Florida Keys Diving – Christmas Tree Worms

Christmas Tree Worms - Florida Keys Diving

LINDSEY CREWS/Contributed
Christmas tree worms find a home on this brain coral.

Coral reefs all over the world are home to some of the strangest and most beautiful animals on our planet. One trip out to our reef is all you need to know that the Florida Keys are no exception. At any time you may see sea turtles, sharks or a wide variety of fish that call our reef home. However, some of the animals that live there may not be as obvious, as our attention may be grabbed by the assortment of life around us. If you look closely at the reef, you may see small feather-like projections sticking out. These projections are not part of the coral, but animals that are part of the reef community. These small feathery animals are a type of worm called a Christmas tree worm.

Christmas tree worms live in tropical oceans all over the world and come in a wide variety of colors. Looking closely at these worms, it’s no surprise why they were given their common name. The visible parts of these worms bear a striking resemblance to the pine or fir trees that are often found in homes during the holiday season. The part of the worm that is seen by visitors to the reef is called the crown. The “branches” that make up the crown are hair-like structures that are used to breathe and to catch food. Christmas tree worms feed on microscopic plants called phytoplankton. However, the crown is just one part of the worm. The rest of the animal is buried inside of the coral. When the worm is disturbed, it will pull the crown inside of the burrow and protect itself by closing the operculum, a structure that serves as a door to shut out hungry fish. The average length of a Christmas tree worm is about 1 to 1.5 inches.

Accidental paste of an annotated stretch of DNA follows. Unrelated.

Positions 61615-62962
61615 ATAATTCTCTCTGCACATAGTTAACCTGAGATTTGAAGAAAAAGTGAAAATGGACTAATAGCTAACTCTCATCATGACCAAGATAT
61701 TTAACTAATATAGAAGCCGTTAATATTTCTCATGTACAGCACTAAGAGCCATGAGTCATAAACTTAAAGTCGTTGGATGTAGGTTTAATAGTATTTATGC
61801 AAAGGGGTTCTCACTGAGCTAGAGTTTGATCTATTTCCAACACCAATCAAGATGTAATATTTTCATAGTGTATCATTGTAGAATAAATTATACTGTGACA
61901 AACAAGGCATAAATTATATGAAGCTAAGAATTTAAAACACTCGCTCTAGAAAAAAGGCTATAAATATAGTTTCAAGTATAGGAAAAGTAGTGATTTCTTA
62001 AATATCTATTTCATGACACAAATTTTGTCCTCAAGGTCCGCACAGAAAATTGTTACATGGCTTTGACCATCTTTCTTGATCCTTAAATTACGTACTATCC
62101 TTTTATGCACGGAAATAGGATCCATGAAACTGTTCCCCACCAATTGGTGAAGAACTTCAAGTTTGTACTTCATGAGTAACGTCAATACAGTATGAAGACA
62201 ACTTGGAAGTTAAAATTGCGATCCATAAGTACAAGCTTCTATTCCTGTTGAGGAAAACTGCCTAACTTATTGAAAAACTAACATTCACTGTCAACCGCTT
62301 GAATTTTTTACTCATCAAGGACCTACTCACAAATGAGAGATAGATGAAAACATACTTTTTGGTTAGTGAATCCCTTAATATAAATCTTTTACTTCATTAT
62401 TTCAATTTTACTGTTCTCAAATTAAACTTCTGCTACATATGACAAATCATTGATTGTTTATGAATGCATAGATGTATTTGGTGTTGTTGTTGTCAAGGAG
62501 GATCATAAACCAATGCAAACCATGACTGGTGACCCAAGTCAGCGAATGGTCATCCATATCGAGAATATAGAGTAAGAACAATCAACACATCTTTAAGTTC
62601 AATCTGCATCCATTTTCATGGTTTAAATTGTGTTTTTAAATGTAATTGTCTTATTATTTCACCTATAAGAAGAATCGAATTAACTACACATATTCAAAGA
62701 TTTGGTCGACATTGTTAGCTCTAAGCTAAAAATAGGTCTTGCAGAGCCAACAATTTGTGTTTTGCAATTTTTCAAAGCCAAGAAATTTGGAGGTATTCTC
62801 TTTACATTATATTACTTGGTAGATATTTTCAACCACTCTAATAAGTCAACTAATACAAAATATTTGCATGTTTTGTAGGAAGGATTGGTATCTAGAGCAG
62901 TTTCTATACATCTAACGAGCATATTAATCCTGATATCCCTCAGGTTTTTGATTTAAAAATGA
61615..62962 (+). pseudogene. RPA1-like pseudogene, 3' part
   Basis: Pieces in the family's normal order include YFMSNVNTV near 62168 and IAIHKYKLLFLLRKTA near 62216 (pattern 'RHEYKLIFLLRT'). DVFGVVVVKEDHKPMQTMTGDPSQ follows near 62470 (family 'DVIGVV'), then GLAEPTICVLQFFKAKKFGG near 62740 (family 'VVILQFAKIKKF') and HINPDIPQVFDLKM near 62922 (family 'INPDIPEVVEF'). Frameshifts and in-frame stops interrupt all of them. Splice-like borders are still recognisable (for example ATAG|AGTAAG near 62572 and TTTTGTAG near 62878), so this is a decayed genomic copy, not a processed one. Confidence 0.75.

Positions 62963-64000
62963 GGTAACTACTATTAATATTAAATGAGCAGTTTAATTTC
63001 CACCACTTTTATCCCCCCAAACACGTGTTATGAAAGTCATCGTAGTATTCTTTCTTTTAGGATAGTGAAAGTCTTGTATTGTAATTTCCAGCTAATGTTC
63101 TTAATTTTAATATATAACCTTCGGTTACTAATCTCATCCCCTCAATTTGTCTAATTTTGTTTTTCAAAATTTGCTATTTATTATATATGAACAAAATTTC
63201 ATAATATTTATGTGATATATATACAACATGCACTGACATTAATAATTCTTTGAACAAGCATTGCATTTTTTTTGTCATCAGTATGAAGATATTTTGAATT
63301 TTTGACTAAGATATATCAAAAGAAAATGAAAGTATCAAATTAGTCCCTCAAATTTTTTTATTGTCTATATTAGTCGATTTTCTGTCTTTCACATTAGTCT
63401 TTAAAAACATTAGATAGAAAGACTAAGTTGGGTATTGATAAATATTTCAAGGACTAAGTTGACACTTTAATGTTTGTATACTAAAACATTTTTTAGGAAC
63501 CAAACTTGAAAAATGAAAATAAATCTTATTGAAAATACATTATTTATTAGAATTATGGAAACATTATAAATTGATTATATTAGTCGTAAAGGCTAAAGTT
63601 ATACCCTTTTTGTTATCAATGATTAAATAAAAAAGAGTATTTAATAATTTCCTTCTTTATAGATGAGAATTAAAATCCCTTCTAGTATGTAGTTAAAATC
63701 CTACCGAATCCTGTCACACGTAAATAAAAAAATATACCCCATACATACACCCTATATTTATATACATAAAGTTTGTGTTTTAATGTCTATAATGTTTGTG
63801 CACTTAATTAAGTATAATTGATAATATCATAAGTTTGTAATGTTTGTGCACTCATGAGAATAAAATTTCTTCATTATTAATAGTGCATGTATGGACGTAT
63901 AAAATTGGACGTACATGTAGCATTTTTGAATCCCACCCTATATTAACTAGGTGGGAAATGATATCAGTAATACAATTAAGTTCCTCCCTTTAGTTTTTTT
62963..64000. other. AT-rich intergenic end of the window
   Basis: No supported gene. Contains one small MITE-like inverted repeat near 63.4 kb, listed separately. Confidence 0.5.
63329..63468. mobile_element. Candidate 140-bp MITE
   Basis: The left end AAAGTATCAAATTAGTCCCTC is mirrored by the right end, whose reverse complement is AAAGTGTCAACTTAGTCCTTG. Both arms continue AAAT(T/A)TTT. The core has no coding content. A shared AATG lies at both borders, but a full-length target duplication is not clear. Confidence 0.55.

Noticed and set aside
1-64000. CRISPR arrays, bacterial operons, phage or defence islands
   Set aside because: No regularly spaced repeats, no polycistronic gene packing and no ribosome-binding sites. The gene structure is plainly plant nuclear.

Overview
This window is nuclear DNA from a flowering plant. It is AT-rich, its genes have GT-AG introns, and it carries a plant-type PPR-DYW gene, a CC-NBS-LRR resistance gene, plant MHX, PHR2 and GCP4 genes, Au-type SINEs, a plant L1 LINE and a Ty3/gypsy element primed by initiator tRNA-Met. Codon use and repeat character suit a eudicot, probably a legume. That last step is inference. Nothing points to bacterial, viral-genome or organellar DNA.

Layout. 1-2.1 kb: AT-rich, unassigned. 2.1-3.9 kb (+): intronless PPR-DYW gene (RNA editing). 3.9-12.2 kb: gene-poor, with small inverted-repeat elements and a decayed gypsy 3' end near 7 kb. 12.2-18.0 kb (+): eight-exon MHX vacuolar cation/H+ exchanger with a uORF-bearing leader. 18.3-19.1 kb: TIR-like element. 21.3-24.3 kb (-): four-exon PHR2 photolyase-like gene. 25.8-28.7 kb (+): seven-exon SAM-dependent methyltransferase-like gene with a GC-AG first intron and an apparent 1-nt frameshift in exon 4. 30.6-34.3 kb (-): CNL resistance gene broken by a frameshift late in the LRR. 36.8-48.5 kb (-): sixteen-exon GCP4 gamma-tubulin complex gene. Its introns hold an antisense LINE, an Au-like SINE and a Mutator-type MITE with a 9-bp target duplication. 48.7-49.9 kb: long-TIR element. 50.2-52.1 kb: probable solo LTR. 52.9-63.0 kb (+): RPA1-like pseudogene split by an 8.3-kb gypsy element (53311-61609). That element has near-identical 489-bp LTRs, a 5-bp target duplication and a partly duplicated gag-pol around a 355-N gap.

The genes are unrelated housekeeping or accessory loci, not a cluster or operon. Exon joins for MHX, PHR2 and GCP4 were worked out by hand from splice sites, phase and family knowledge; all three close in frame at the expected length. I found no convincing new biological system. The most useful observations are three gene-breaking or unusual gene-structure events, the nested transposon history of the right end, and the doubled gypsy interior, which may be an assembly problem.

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Florida Keys Diving

The only way to see these animals in their natural habitat is to get out and explore the reef. To get up close and personal with the amazing beauty of all the life at the reef, take a snorkel or dive trip at one of the Florida State Parks. Not much of a swimmer? Glass-bottom boat tours are also offered, so you can explore without getting your feet wet. No matter who you are or where you’re from, a trip to the reef will show you another aspect of the real Florida. Snorkel and glass-bottom boat trips leave daily from John Pennekamp Coral Reef State Park and Bahia Honda State Park.

Visit FloridaStateParks.com to plan your upcoming adventure. Lindsey Crews is a park ranger at John Pennekamp Coral Reef State Park.

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